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Spiders spin 'angel's hair' webs

JUST as a rainbow appears after rain, beauty also arose following the recent flooding.

On January 13, Josy and Col Billing returned home to their property at Glenugie, south-east of Grafton, after spending the day in town.

They arrived home to find dozens of strange looking white ‘things’ scattered across bushes and the grass.

Concerned and confused, they investigated and found the mysterious material to be spider webs.

Relieved the material was natural – not plastic or netting – the couple took dozens of photos of the phenomenon.

They then set out to investigate what had caused this mysterious happening.

“We have lived on this property for 27 years and have seen many floods with our creek rising accordingly, but this is the first time we have witnessed such a remarkable picture,” Mrs Billing said.

“The breeze was from the east/north-east, but the webs were mainly on the west side of the bushes. We made investigations and, thanks to Martyn at the Australian Museum, we have now been given the following information:

With all the rains we’ve had recently a lot of spiders have been flooded out and/or the spiders were washed down the creeks along with the floodwaters.

Those that do not drown let out streamers of silk to catch the breeze so they might get blown onto obstructions like overhanging branches or shrubs emerging from the water.

As these get covered in webs they become even more attractive as refuges from the waters.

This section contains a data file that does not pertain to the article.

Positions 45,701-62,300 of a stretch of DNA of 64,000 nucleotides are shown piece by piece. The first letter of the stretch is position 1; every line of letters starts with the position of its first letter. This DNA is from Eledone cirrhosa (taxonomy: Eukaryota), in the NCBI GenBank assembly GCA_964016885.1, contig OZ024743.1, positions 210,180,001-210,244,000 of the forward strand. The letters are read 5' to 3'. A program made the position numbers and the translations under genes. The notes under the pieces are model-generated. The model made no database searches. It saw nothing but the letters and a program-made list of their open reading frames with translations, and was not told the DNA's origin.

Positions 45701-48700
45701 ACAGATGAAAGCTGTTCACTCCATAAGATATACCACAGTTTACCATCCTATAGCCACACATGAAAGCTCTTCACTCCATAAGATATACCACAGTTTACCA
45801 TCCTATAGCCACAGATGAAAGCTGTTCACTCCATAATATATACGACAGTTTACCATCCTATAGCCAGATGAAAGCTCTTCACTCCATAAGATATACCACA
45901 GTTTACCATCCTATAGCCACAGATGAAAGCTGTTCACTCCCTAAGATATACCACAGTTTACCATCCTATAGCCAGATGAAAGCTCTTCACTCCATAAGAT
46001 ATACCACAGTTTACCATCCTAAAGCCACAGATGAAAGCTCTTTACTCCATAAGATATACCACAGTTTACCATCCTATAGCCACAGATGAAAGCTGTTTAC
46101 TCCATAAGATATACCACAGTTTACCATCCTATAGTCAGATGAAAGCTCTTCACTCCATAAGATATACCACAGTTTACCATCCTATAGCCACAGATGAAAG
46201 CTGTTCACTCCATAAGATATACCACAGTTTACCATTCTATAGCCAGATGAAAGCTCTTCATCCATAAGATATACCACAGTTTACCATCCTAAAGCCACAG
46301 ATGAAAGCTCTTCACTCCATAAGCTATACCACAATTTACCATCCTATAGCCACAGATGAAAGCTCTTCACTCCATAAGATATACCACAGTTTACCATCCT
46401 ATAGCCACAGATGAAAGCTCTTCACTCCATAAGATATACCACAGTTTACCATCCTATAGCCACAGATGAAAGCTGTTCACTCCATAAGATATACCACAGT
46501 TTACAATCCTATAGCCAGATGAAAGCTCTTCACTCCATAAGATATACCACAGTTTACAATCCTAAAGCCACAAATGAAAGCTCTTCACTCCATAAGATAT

The result you get is this attractive phenomenon of web covered bushes and trees.

Overseas this is sometimes referred to as ‘Angel’s Hair’, but is more usually caused by thousands of baby spiders dispersing from their hatching sites in the same way by releasing a streamer of silk and letting the breeze carry them to a new destination.

This process of dispersal is known as ballooning.

Despite the explanation on the spider webs from the Australian Museum, Mrs Billing is still no closer to finding out why it has only happened once during the 15 or so floods she’d experienced in the 27 years she and her husband had lived on the property.

“Our house overlooks the Glenugie Creek, and is about 24.5 metres above the normal water level,” she said.

“In January, when this attractive phenomenon occurred, we saw our Glenugie Creek rise to 3.6 metres.

“The height in April/May 1996 was about the same as in January 2011.

“In April 2009, it rose to 3.8 metres. In March 2001 we witnessed it at approximately 4.15 metres.”



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